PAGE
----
For acid rain, the chemistry is slightly different. Particulate matter that is emitted from factories contains sulfur compounds that when dissolved in rain water becomes a mild sulfuric acid. Rainfall from such clouds has a devastating effect on many rock surfaces. Using a spray bottle with a mild acid and spraying a variety of surfaces audiences can observe firsthand the affect "acid rain" has on things around us. In both instances the key focal points have to do with the impact man, through his unthinking actions, is having on parts of the environment. As man is causing these problems man can eliminate them too. It is our job as communicators to convey the entire message from description of the problem to causes and finally to possible solutions.
Most people do not want to be lectured to or preached at therefore we need to engage them in the process through motivational displays, pointed questions and illustrations made relevant to their particular environment. A sense of urgency can be an important tool to employ. It is not necessary to quantify information quoting statistics on percentages of this or amounts of that, it is however of paramount importance to capture the essence, that kernel of truth that will make concepts relevant.
Environmental education should not solely be the domain of the professional educator. Having teachers and lecturers support the messages of hope that Pacific Voyagers bring is a significant plus. However voyagers are both "marine" missionaries and messengers. They will have had personal experiences that while unique to them are well worth sharing and that's where effective communication plays an important role.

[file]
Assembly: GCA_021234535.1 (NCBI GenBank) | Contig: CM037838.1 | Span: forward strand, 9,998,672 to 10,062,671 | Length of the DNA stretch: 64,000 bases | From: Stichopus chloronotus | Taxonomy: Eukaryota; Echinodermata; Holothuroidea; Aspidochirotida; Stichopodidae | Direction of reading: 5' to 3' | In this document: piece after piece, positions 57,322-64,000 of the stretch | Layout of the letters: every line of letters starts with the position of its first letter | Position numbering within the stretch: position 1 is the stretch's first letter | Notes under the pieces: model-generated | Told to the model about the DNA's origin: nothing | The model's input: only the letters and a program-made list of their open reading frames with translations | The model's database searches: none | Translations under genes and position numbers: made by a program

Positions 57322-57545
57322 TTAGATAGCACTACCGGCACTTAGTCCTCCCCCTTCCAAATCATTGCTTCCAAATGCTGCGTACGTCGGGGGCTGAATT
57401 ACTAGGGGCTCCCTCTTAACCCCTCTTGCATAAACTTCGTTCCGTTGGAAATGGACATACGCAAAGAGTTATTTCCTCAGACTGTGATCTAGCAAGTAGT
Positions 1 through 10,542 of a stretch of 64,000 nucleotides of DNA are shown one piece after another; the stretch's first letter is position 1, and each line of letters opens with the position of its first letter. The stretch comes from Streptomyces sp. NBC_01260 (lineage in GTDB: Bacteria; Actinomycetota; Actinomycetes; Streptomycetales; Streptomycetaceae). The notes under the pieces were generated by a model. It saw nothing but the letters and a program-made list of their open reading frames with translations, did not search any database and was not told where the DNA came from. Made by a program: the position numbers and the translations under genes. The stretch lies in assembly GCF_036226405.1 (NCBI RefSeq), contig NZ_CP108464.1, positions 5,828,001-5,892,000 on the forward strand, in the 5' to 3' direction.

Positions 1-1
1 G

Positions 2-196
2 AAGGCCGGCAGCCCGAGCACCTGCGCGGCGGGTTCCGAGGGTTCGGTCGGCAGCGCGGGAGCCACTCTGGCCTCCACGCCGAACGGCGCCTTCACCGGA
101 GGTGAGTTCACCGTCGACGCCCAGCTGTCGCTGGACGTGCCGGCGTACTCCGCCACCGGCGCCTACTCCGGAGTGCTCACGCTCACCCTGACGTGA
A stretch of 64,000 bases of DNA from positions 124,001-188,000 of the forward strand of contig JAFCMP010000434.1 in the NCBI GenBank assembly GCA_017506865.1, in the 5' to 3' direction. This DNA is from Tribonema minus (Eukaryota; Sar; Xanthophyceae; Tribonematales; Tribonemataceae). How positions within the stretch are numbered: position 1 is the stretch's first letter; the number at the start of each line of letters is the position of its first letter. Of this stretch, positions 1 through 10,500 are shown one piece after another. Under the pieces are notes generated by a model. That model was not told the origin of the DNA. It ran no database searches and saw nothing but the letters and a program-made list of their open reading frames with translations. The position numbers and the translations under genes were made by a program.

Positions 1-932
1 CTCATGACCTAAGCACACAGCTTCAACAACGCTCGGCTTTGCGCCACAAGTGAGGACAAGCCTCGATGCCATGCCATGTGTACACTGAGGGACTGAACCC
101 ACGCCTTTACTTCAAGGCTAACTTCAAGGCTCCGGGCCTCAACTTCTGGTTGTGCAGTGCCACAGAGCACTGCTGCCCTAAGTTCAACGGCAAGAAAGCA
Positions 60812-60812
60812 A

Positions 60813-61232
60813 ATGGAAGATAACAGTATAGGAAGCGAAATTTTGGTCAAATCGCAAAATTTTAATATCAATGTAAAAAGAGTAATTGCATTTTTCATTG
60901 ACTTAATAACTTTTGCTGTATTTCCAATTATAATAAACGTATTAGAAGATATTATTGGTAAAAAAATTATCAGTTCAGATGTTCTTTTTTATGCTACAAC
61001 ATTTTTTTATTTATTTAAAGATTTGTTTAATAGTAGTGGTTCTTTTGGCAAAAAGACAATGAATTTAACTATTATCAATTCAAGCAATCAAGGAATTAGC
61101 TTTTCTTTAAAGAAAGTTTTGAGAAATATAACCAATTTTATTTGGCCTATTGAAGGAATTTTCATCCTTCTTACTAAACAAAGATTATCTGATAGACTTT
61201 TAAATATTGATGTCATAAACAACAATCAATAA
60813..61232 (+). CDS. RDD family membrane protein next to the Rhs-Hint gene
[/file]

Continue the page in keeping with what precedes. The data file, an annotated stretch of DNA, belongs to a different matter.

I have personally observed young Fijian voyagers who have no formal teacher training courses of any kind enthrall a group of pre-school children in Tautira with traditional song and dance while sharing their thoughts on saving the oceans at that level and then an hour later communicate a passionate plea for the plight of porpoises, sharks and rays to a high school group. Of course the ubiquitous Fijian smile accompanied the presentations as did a few tried and true songs!
Did you pick out a few key words from that last paragraph that would explain why the Uto ni Yalo has become "famous" for hosting school groups? Did you choose "passionate", "smile", "song", "dance"? All contributed to lasting memories as in each case the visiting group responded with an item of their own. So perhaps you might add "sharing" to that list.
The time has come to realise that the "classroom" is not confined to four walls in a school compound. It is whatever natural environment you find yourself in. In subsequent articles we'll look at ways that anyone can make environmental awareness a household expression. Until then...............tabu soro Viti kei Rotuma.........we journey to Aitutaki where we will carry our message to another island nation. Look for us in Levuka and Laucala Bay in early June.